Vacancy rates in the office sector are forecast to fall from a projected 16.0 percent in the first quarter to 15.6 percent in the first quarter of 2014.
The markets with the lowest office vacancy rates presently (in the first quarter) are Washington, D.C., with a vacancy rate of 9.4 percent; New York City, at 9.6 percent; and Little Rock, Ark., 12.1 percent.
Office rents should increase 2.6 percent in 2013 and 2.8 percent next year, following a 2.0 percent gain in 2012. Net absorption of office space in the U.S., which includes the leasing of new space coming on the market as well as space in existing properties, is expected to total 34.0 million square feet this year and 42.3 million in 2014.
Industrial vacancy rates are likely to decline from 9.6 percent in the first quarter of this year to 9.2 percent in the first quarter of 2014.
The areas with the lowest industrial vacancy rates currently are Los Angeles and Orange County, Calif., each with a vacancy rate of 3.6 percent; Miami, 5.6 percent; and Seattle at 6.0 percent.
Annual industrial rents are projected to rise 2.3 percent this year and 2.6 percent in 2014, after increasing 1.7 percent last year. Net absorption of industrial space nationally is likely to total 121.8 million square feet in 2013 and 103.5 million next year.
Retail vacancy rates are forecast to slide from 10.7 percent in the first quarter of the year to 10.4 percent in the first quarter of 2014.
Presently, markets with the lowest retail vacancy rates include San Francisco, 3.5 percent; Fairfield County, Conn., at 4.2 percent; and Orange County, Calif., 5.2 percent.
Average retail rents will probably rise 1.5 percent in 2013 and 2.1 percent next year, following a 0.8 percent gain in 2012. Net absorption of retail space is seen at 11.9 million square feet in 2013 and 16.4 million next year.
The apartment rental market – multifamily housing – should see vacancy rates ease from 4.0 percent in the first quarter to 3.9 percent in the first quarter of 2014; vacancy rates below 5 percent generally are considered a landlord’s market with demand justifying higher rents.
Areas with the lowest multifamily vacancy rates currently are New Haven, Conn., at 2.0 percent; New York City, 2.1 percent; and Minneapolis and Syracuse, N.Y., each at 2.5 percent.
Average apartment rents are expected to increase 4.6 percent this year and 4.7 percent in 2014, after rising 4.1 percent in 2012. Multifamily net absorption is projected at 270,600 units in 2013 and 253,200 next year.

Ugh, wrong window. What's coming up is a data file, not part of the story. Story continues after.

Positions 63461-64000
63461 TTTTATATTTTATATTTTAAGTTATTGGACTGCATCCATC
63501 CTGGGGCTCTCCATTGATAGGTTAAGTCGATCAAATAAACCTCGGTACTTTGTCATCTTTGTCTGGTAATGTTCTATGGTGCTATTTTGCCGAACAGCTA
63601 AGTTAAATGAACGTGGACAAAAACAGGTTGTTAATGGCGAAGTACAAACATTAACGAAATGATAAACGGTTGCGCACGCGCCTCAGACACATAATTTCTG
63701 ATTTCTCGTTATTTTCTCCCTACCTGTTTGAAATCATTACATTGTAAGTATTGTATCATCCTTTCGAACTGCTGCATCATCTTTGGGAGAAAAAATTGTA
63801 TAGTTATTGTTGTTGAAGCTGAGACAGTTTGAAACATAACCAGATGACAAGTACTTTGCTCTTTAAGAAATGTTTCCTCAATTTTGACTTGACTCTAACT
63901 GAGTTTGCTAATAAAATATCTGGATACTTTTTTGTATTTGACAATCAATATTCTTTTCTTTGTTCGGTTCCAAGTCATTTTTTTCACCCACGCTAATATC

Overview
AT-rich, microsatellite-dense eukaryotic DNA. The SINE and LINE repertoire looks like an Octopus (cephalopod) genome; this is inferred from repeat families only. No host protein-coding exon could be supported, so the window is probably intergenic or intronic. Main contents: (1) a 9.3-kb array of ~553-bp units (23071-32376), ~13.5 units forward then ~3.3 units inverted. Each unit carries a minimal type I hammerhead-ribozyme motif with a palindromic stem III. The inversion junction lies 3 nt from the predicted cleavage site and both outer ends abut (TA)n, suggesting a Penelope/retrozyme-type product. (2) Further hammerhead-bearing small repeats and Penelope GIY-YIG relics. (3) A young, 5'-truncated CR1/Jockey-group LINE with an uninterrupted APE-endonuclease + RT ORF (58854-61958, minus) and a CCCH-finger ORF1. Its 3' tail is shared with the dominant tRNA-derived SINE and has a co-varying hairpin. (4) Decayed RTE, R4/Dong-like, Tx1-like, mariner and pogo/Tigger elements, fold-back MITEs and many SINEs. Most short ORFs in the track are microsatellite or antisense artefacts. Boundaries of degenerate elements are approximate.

The Commercial Real Estate Outlook is published by the NAR Research Division. NAR’s Commercial Division, formed in 1990, provides targeted products and services to meet the needs of the commercial market and constituency within NAR.
The NAR commercial community includes commercial members; commercial real estate boards; commercial committees, subcommittees and forums; and the NAR commercial affiliate organizations – CCIM Institute, Institute of Real Estate Management, Realtors® Land Institute, Society of Industrial and Office Realtors®, and Counselors of Real Estate.
Approximately 78,000 NAR and institute affiliate members specialize in commercial brokerage and related services, and an additional 232,000 members offer commercial real estate services as a secondary business.
The National Association of Realtors®, “The Voice for Real Estate,” is America’s largest trade association, representing 1 million members involved in all aspects of the residential and commercial real estate industries. For additional commentary and consumer information, visit www.houselogic.com and http://retradio.com.
1Additional analyses will be posted under Economists’ Outlook in the Research blog section of Realtor.org in coming days at: http://economistsoutlook.blogs.realtor.org/.
2Beginning in the third quarter of 2011, NAR commercial forecasts have been generated based on historical data provided by REIS, Inc., and do not correspond with prior historical information from previous forecasts. This source permits coverage of more metro areas than were previously covered.
The next commercial real estate forecast and quarterly market report will be released on May 28 at 10:00 a.m. EDT.
Information about NAR is available at www.realtor.org. This and other news releases are posted in the “News, Blogs and Videos” tab on the website. Other commercial information and reports are posted in the Commercial Research area of the “Research and Statistics” tab.